I would say, if you look at it in broad numbers without getting into specifics on customers and exact applications or regions, it’s pretty close I’d say that about half of that number. About $40 million of that, I would say, is attributable to – I don’t want to use the phrase the component fly-up, but I used the phrase components fly. I think that the other $40 million of that really is we see it in further growth. I talked about 16% year-on-year growth in some of our downstream businesses and so forth. And again, those are – I see those as really being sticky. And I see that differentiated growth in that mix as being a big chunk of that other $40 million. There’s greater volume obviously when we saw volume over the prior quarter of 11% globally on MDI and over the prior year of 8%. Those are – there’s a big chunk of that $80 million that’s volume, a big chunk of that is margin, and a chunk of that is other. So I think that fair to say about half of that.
And then would could you remind us of your propylene oxide balance, sort of the same way you did with MDI? You only have PO capacity in the U.S. So I assume you buy all of the PO for your overseas systems. And do you use all of the PO that you produce in the U.S.?
No. We don’t – we’re actually short on PO globally. We’ve secured that PO globally through various means and contracts sometimes even through exchanges and so forth. Obviously with the start-up in China of our facility with Sino Pak, we will have a very healthy source of propylene oxide supply – who supplies in China. In the U.S., we also we commercially sell the PO. We also derivatize the PO into propylene glycol and then into other surfactants and amines applications. We also do some of our own polyol manufacturing as well. So I think we try to have a good balance. I have absolutely no problem buying from a competitor PO if we can turn around and make money off that. So I think we try to balance that between derivatizing our own downstream, buying from competitors and also producing with our own joint ventures.
Thank you. With respect to the hurricane impacts on the U.S. Gulf Coast and other natural disasters, are you seeing any signs of abundant demand for polyurethanes from the auto or housing construction industries? And if so, when would you expect to start seeing that?
I met with our Polyurethanes leadership, commercial leadership team here just earlier this week, and we’re really not seeing anything. I would say that you probably – let’s not say it’s not coming. you’ve got 210,000 structures that were damaged, either completely or partially, with a lot of insulative material and so forth, and just in the Huston area that didn’t include the damage that was done in other parts of the Gulf Coast and Florida with the weather problems that are there.
I think that as we speak with our customers, and you look at some of the downstream derivatives, you’re probably looking at the first quarter of next year where you’ll see – first, second quarter of next year, where you see some of that demand. I don’t think that you’re going to see a big huge wave of demand coming through. I wouldn’t be counting on something like that. But no, that the – the strong demand that we’re seeing right now in the third quarter and that we’re even seeing in the fourth quarter, I would say that virtually none of that volume is due to the storm.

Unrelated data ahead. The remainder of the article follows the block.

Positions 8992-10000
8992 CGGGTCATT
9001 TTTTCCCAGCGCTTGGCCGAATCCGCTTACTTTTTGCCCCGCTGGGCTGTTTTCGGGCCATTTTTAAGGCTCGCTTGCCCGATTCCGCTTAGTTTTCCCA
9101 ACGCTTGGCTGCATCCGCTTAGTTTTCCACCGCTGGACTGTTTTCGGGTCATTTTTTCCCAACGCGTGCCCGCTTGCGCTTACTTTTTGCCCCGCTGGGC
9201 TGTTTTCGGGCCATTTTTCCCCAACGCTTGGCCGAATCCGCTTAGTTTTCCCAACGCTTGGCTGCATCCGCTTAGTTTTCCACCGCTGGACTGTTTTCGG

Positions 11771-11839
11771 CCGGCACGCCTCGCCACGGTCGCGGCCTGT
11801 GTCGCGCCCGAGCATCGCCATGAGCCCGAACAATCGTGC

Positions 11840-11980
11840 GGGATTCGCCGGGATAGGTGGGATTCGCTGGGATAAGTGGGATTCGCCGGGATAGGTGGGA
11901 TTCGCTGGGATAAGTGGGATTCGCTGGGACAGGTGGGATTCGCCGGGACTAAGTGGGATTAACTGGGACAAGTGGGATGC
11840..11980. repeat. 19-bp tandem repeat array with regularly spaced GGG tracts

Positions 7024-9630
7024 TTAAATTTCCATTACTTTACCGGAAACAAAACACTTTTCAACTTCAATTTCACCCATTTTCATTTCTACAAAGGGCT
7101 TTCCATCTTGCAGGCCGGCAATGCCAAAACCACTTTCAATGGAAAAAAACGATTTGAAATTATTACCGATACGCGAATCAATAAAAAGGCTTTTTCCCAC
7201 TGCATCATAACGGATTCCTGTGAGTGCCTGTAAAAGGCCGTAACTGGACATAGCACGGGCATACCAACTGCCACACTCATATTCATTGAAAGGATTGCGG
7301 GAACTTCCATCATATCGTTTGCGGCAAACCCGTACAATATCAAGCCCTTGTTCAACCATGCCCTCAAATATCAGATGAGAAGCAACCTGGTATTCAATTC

Great. Where do you see MDI inventories today? And when will you expect them to normalize?
We don’t carry a lot of MDI inventory. I mean, it’s not like TiO2 where you’re building from one season to the next and so forth. I think that capacity utilization is a better means of inventory, rather than producing huge stockpiles. We would just choose to slow down a facility, rather than have a stockpile of MDI. And as we look at today, global capacity rates are around – I would say it’s in excess of 95% capacity utilization. If you look at the design rate, you’re probably in the low 90s. Again, how much is actually designed and what you’re able to operate it, and as I said in my earlier comments, MDI lines as you get these larger and larger facilities, you will get some of our facilities in Europe or in Geismar, we have three or four lines in a facility. And it’s not unusual to lose a single line due to contaminants or switching over products or maintenance issues and so forth.
And we lose a line in one of those facilities, and it’s not something that we feel we have to report to the market. It’s not a big financial hit. you just – we’ll ameliorate the other lines and make up for it. If you have a single line, train line of 200,000 to 400,000 tons and you lose that single line, you’ve got a world-scale facility that’s going to come down. It’s going to cause repercussions on a global basis.
So when we look at inventory, I would say nearly as MDI, I’m looking more at capacity utilization, and where we’re operating today, something north of 95% globally. And exactly where we go with that going forward. I think that that’s something that we’re going to keep an eye on.
Traditionally, we’re sitting at about total days of usually around 40-some-odd days. And our business today as I just look at our DIOs, we’re in the low 30s, which would be pretty standard if you’re operating at – in the capacity that’s better than 95% utilization. So you typically are trying to rebuild a little bit of capacity here in the fourth quarter, but it’s not a as terribly seasonal time. But I – again as you look at that entire supply chain the customer and that manufacturing, end it’s all quite snug right now.
Yes. Hi. Thank you. Peter, quickly, I know there have been some shutdowns in the urethane exchange in China related to environmental crackdown. Can you just describe that for us? What’s going on there? And how does supply – how much supplies were taken down? And so when adds capacity, how do you see supply demand going forward?
Yes. I think that as I look at our pigments business, our textile business, these things have been materially impacted because of environmental policies. And I look at our urethanes business, I don’t see anybody in – I’m not aware of MDI capacity that is being shut down because of Chinese environmental regulations. I haven’t seen that and I wouldn’t say that has anything to do with the lack of available product.
Okay. So it is purely because of high demand that you’re seeing this?
Yes, it really is. And again, as I look at the demand in China in Asia, I would just remind you that Asia for us now partially because we don’t have as much product as we’d like to be able to supply, but most of the demand that we’ve seen globally is coming as I look year-over-year versus even the prior quarter, most of the demand growth that we’re seeing is in Europe and the U.S.